Published in the Union Leader (11/16/2015)
Q: I’m the founder of a small business that, though successful, will require an additional infusion of capital if operations are going to continue to grow. I’ve exhausted my current network of investors, primarily friends and family, leaving me to consider other alternatives to finance the company’s growth. Is crowdfunding a viable option?
A: On October 30, 2015, in what has been hailed by some as a seismic shift in federal securities regulation, the United States Securities and Exchange Commission (“SEC”) adopted long-awaited rules to permit companies to sell unregistered securities to the general public through so-called “equity crowdfunding” offerings, limited to $1 million during a twelve-month period. It is expected that the final SEC rules, known as “Regulation Crowdfunding,” will become effective as early as the second quarter of 2016, in essence opening up a new frontier for small business owners, start-ups, and entrepreneurs seeking outside investment.
There is understandable optimism that Regulation Crowdfunding will revolutionize the means by which small businesses and early stage start-ups raise capital from investors. Indeed, this model may very well present an attractive option for many businesses that would not generate interest from venture capital or otherwise have access to broad-based investment. That said, companies considering a possible crowdfunding offering in the future cannot be blinded by the perceived upside, and must be aware of the limitations, costs, and the demands crowdfunding entails, both in terms of the disclosure and financial reporting requirements, and the challenges that can be expected to come with numerous outside shareholders who may not be experienced investors.
The concept of equity crowdfunding is, at its core, a logical extension of the powerful crowd-based fundraising model that has taken hold in the age of social media: a company, using an internet-based platform, solicits relatively small individual investments from a large pool of potential investors and, in return, grants to each investor a share of the financial returns or profits generated from the business activities financed through the funding initiative. While this framework has undeniably proven its worth in fundraising efforts for a vast array of not-for-profit ventures in recent years, the profit-sharing or “equity” crowdfunding model has been difficult for regulators to reconcile with a regulatory regime that has traditionally relied on elaborate registration, disclosure, and reporting requirements to combat fraud and protect investors that purchase securities offered through general solicitation.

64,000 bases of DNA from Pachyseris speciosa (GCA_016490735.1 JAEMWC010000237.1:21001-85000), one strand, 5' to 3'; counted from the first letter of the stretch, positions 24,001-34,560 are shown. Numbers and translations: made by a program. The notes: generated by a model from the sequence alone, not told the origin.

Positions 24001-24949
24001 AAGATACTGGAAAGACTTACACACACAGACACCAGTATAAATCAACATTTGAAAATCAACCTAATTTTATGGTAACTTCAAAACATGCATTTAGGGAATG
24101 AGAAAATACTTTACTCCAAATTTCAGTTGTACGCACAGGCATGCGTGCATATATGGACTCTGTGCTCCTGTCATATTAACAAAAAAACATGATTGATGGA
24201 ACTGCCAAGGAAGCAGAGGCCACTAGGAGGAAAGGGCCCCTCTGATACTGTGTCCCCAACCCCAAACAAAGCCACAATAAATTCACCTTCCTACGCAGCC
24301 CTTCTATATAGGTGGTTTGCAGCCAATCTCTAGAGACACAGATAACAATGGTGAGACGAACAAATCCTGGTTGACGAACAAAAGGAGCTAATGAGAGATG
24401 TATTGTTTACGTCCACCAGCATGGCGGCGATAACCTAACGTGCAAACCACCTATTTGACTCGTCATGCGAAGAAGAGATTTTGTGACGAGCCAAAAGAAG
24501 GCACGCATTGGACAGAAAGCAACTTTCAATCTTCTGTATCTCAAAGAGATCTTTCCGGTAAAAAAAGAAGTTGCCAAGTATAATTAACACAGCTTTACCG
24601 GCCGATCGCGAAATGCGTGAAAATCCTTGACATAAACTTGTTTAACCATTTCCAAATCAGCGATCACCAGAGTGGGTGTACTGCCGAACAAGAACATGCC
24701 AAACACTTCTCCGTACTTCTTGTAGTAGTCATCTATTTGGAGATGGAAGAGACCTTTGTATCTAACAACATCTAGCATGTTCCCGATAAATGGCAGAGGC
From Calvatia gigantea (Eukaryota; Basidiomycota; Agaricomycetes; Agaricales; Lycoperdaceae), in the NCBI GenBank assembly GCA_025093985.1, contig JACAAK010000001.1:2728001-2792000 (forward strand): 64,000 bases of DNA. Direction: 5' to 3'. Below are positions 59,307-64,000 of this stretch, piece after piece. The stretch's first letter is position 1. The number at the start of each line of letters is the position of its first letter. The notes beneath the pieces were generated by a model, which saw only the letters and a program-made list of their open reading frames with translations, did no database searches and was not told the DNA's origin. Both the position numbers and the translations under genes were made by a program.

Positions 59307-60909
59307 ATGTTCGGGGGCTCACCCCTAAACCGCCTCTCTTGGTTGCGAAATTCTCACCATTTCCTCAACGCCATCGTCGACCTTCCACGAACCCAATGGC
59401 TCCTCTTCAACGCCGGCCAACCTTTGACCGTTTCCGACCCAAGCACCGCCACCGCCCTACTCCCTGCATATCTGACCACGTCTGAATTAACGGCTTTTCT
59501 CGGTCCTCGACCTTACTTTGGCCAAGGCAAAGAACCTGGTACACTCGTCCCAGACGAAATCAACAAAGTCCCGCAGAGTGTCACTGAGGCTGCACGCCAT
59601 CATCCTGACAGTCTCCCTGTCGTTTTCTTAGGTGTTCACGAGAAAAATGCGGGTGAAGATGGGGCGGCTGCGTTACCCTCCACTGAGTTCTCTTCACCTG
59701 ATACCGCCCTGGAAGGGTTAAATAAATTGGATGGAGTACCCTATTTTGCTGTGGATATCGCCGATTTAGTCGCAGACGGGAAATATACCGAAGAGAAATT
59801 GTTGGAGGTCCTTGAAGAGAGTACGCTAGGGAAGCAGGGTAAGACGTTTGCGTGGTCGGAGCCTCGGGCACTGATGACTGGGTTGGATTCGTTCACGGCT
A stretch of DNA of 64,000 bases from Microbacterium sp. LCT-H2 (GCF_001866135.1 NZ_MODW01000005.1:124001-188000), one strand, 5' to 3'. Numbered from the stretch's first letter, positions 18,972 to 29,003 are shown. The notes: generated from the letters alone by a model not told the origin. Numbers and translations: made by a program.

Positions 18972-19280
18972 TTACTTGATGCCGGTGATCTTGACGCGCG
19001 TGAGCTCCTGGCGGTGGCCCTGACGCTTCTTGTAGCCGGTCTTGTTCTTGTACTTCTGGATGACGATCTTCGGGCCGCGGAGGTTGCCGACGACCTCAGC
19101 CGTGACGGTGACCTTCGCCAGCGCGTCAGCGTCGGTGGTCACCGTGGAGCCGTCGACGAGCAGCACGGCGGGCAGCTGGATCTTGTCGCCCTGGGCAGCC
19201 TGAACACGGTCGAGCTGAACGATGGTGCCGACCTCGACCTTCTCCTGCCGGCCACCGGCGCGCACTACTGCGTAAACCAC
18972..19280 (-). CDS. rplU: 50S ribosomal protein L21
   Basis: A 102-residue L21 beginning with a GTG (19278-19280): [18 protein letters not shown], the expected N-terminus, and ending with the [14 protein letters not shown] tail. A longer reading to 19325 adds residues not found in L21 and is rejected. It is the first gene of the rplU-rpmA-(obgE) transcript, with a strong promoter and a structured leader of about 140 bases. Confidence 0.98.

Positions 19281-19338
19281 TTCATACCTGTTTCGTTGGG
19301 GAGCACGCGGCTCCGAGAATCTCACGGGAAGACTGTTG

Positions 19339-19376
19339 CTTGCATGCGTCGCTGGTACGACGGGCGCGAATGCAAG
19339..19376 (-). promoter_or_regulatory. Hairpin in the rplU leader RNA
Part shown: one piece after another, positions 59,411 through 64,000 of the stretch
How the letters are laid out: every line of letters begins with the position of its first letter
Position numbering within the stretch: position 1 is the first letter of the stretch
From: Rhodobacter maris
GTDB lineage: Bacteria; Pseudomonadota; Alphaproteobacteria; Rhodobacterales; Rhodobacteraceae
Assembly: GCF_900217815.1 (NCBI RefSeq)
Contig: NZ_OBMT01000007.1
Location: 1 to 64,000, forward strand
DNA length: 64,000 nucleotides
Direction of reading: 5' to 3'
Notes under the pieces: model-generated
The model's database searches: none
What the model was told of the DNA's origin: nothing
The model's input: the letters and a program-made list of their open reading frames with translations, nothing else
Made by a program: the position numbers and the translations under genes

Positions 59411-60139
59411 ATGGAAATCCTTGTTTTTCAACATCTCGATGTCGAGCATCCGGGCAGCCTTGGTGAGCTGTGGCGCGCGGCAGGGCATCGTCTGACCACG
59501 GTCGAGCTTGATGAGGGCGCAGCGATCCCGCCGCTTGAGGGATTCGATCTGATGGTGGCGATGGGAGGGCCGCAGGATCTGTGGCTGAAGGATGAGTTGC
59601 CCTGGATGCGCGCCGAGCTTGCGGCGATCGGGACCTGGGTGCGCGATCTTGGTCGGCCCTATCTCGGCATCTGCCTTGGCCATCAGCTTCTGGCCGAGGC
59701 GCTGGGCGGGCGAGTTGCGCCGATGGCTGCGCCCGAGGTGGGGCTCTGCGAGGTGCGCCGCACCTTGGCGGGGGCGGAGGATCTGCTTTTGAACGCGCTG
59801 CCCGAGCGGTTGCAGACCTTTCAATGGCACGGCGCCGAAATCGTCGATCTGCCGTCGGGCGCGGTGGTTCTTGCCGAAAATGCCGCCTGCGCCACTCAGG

Compliance with these investor protection mechanisms can be both time-consuming and costly for the issuer, historically resulting in considerable hurdles for small, privately-held businesses seeking to raise capital from a broader base of investors. Although conscious efforts were made to minimize these burdens for companies pursuing an offering under Regulation Crowdfunding, compliance demands associated with a crowdfunding offering should not be underestimated or taken lightly.
Prospective issuers contemplating an offering should be prepared to publicly disclose considerable information, including: information about the company, its officers, directors, and shareholders; the planned use of the crowdfunded proceeds; the target amount and price determination method; information on the company’s financial condition; and, perhaps most importantly, financial statements that, depending on the amount of equity offered and sold, are accompanied by information from the company’s tax returns, reviewed by an independent public accountant, or audited by an independent auditor.
Simply put, whether the crowdfunding model is a proper fit for you and your business and whether the business is ready to meet the compliance and disclosure standards required by Regulation Crowdfunding are two distinct issues that require careful consideration and advance planning before setting to work on your first crowdfunding campaign.
Bradford Melson can be reached at [email protected].
Know the Law is a bi-weekly column sponsored by McLane Middleton, Professional Association. We invite your questions of business law. Questions and ideas for future columns should be addressed to: McLane Middleton, 900 Elm Street, Manchester, NH 03101 or emailed to [email protected]. Know the Law provides general legal information, not legal advice. We recommend that you consult a lawyer for guidance specific to your particular situation.